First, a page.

“In Islamic, there is a standard rule on how funerals should be conducted. Even if the portion of land reserved for Muslims all over the world were to be a plot, it would still contain everyone because we don’t bury our dead with coffins. We just wrap them in a white cloth and multiple bodies can be laid to rest at a time. Even members of the same family who die at different times can be buried in the same grave,” he said.
Reacting to the new law, Prelate of the Methodist Church Nigeria, Dr. Ola Makinde, said the law only provides a choice for Lagosians to either cremate their dead or bury them in the normal way. The clergyman immediately rejected the mode of burial saying nobody should cremate him when he dies.
“The law is against our culture and tradition. Everybody has a choice of burial. My children cannot cremate me and nobody can compel me to be cremated. Cremation is English culture and it is not in the Bible. It is a type of culture where people write in their will to be cremated when they die. The government should think twice; they should pass laws that people will obey. We should not copy the white people foolishly.”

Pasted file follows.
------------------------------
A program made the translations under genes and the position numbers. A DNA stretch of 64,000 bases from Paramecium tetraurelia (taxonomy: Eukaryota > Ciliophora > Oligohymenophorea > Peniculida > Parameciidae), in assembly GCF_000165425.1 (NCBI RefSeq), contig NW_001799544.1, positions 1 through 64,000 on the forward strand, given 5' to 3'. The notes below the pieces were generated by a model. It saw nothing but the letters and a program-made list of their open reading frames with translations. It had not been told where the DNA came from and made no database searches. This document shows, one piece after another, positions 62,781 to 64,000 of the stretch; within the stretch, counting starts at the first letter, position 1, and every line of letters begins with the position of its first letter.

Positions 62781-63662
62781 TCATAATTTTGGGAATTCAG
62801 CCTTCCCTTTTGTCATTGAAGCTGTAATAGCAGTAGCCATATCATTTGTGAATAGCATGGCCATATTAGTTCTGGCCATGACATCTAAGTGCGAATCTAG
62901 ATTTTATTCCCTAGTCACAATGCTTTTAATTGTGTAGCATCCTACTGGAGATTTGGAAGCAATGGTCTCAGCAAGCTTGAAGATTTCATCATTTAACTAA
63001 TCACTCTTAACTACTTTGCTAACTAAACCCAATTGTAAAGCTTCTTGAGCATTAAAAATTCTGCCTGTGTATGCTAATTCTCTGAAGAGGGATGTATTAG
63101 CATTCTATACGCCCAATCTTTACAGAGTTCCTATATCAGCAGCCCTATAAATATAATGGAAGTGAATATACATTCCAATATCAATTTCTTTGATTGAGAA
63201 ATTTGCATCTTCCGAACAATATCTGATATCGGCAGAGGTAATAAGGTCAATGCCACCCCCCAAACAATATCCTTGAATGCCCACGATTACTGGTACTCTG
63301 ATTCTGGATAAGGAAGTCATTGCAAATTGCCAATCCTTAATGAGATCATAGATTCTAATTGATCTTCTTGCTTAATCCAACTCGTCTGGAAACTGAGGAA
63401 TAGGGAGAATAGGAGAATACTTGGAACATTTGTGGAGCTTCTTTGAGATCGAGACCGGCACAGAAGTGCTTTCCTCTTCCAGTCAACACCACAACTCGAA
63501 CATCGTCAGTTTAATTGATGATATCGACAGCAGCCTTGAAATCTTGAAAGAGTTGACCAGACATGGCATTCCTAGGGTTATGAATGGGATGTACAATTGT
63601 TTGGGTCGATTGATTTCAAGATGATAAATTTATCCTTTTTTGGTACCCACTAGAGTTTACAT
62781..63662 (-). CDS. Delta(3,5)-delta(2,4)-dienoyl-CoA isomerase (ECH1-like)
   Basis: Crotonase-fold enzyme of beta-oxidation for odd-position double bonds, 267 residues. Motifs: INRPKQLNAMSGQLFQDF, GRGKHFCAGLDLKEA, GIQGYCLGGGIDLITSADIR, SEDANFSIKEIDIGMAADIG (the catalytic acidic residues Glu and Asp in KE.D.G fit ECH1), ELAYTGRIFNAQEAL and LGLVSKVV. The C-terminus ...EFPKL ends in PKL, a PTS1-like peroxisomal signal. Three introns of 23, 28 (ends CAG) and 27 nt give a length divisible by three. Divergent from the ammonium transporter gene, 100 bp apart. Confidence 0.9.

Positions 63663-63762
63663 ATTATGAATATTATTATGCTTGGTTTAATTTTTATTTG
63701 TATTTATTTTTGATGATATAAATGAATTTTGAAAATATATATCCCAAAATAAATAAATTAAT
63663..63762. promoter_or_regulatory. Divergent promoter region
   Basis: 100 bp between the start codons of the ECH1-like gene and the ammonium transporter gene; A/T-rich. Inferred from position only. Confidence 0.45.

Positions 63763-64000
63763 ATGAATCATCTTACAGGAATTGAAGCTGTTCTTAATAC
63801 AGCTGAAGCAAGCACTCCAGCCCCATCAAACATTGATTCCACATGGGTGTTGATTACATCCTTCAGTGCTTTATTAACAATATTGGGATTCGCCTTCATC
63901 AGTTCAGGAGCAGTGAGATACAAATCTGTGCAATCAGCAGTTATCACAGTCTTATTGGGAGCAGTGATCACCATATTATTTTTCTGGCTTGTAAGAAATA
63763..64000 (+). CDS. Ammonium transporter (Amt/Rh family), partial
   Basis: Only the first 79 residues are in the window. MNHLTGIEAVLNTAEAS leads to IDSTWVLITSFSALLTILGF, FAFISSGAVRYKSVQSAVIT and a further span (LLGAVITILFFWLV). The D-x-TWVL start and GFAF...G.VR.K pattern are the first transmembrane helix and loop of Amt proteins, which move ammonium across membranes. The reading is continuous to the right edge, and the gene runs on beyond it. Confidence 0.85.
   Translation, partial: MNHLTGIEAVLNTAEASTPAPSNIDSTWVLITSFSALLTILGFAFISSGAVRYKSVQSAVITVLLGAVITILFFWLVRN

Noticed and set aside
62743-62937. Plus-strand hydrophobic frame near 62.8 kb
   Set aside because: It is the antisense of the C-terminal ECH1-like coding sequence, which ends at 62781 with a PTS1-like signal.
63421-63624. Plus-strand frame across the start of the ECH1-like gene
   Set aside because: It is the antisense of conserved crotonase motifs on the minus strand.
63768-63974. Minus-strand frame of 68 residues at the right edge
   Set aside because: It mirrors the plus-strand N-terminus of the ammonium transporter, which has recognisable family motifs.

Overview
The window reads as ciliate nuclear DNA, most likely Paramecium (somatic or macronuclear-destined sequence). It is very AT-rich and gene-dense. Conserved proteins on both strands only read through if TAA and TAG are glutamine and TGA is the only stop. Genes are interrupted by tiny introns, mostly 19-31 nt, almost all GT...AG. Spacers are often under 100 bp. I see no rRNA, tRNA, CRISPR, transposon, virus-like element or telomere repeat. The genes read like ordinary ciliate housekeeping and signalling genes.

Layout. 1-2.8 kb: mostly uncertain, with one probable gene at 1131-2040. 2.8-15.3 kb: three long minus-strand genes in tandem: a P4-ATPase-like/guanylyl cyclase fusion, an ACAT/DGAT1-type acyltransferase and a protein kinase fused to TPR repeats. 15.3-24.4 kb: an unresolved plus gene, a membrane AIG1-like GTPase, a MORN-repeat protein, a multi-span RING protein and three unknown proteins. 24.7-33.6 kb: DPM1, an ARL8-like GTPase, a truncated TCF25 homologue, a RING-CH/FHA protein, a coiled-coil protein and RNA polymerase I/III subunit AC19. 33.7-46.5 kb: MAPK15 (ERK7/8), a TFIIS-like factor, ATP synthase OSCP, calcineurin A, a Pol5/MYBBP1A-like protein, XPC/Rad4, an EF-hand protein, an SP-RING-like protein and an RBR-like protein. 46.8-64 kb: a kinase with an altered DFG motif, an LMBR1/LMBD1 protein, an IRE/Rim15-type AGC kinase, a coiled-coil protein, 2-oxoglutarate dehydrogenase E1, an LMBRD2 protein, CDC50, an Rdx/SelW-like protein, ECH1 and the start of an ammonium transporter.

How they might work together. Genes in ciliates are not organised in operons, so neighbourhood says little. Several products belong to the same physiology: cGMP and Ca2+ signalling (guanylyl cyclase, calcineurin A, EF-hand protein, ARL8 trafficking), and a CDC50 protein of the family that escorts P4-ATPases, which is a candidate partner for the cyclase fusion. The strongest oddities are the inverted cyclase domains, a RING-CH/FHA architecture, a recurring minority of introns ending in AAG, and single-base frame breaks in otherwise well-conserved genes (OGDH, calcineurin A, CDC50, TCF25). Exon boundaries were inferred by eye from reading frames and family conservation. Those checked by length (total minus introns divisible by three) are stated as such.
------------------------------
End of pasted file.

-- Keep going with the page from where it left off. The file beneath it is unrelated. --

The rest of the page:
The Director of Media, Catholic Church, Lagos, Gabriel Osu, towed this line of thought and lamented that the rights of the living and the dead were, and are often violated in the country. For him, the cremation law is anti-poor and anti-dead.
Waxing emotionally, Osu urged those who passed the law to live by example by allowing their dead loved ones to be cremated first to show that they are really serious about the issue.
“Something is wrong. This law is not in the interest of the dead but for commercial purpose. Government should think of how to improve the quality of life of the people rather than cremation. Our customs and traditions do not support cremation.”